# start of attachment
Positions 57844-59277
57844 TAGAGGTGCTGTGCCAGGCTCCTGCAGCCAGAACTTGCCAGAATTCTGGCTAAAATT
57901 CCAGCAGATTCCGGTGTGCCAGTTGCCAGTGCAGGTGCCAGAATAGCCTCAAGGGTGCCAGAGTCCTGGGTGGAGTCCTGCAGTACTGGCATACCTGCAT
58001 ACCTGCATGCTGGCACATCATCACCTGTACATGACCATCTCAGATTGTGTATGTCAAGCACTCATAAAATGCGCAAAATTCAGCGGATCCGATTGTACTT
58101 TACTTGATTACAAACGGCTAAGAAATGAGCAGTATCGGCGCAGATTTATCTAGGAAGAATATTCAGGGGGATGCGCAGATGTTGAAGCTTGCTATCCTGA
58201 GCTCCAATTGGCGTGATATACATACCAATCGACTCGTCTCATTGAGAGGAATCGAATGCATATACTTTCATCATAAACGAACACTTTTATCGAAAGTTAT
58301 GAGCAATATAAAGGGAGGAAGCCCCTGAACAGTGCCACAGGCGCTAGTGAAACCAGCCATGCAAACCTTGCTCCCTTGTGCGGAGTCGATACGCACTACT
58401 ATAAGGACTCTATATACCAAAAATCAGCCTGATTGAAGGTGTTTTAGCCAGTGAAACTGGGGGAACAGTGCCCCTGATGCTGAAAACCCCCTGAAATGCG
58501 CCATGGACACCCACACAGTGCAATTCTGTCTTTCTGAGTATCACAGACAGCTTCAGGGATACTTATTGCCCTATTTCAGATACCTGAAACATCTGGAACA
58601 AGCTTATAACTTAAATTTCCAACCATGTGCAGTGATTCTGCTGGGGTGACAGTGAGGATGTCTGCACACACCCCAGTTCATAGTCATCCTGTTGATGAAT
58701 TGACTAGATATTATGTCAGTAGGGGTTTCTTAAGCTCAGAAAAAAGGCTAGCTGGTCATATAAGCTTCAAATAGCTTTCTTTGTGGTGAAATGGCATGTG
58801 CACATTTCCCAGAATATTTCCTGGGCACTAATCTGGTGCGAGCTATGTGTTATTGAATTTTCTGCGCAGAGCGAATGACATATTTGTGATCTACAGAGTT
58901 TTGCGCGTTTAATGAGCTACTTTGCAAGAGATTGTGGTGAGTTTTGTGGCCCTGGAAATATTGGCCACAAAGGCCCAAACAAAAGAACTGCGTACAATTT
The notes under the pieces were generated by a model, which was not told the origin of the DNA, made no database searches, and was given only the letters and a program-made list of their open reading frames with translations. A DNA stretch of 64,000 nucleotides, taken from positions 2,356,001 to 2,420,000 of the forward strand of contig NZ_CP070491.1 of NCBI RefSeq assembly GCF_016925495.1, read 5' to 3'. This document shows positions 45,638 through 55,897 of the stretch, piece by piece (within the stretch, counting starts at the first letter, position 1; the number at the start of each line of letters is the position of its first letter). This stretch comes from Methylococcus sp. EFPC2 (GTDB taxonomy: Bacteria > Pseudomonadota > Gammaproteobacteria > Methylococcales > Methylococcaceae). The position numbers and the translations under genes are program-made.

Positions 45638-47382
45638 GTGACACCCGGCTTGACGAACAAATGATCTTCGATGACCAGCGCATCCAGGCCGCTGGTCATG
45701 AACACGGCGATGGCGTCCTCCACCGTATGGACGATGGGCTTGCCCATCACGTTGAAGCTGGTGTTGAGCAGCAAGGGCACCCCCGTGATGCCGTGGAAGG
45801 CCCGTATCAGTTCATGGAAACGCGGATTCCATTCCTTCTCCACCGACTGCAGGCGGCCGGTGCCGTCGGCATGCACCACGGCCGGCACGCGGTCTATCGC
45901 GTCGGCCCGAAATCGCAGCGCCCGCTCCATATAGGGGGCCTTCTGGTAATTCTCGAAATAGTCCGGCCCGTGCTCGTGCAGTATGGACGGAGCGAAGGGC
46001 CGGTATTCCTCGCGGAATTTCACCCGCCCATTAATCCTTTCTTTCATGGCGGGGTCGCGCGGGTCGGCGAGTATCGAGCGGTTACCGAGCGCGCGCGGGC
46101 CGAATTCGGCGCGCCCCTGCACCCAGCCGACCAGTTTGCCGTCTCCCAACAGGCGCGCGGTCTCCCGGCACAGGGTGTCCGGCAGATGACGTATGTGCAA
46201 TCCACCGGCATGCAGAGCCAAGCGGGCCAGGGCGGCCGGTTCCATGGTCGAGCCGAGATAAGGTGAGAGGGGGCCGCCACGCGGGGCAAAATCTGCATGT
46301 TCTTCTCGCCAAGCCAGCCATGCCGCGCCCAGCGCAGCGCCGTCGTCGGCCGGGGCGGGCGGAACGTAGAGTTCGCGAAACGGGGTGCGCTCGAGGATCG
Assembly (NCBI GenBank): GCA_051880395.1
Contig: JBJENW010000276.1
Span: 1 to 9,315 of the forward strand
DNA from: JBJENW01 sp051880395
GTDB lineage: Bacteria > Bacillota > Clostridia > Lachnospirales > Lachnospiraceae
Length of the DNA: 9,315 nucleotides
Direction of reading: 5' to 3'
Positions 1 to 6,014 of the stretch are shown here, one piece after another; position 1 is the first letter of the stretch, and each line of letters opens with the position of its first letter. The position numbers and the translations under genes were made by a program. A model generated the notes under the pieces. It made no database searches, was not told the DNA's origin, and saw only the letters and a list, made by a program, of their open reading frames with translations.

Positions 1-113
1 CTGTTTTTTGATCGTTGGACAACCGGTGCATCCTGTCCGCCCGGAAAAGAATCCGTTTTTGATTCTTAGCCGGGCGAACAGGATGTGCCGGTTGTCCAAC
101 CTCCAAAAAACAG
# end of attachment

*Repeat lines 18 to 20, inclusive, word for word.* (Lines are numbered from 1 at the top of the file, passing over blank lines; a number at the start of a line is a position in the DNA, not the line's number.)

45801 CCCGTATCAGTTCATGGAAACGCGGATTCCATTCCTTCTCCACCGACTGCAGGCGGCCGGTGCCGTCGGCATGCACCACGGCCGGCACGCGGTCTATCGC
45901 GTCGGCCCGAAATCGCAGCGCCCGCTCCATATAGGGGGCCTTCTGGTAATTCTCGAAATAGTCCGGCCCGTGCTCGTGCAGTATGGACGGAGCGAAGGGC
46001 CGGTATTCCTCGCGGAATTTCACCCGCCCATTAATCCTTTCTTTCATGGCGGGGTCGCGCGGGTCGGCGAGTATCGAGCGGTTACCGAGCGCGCGCGGGC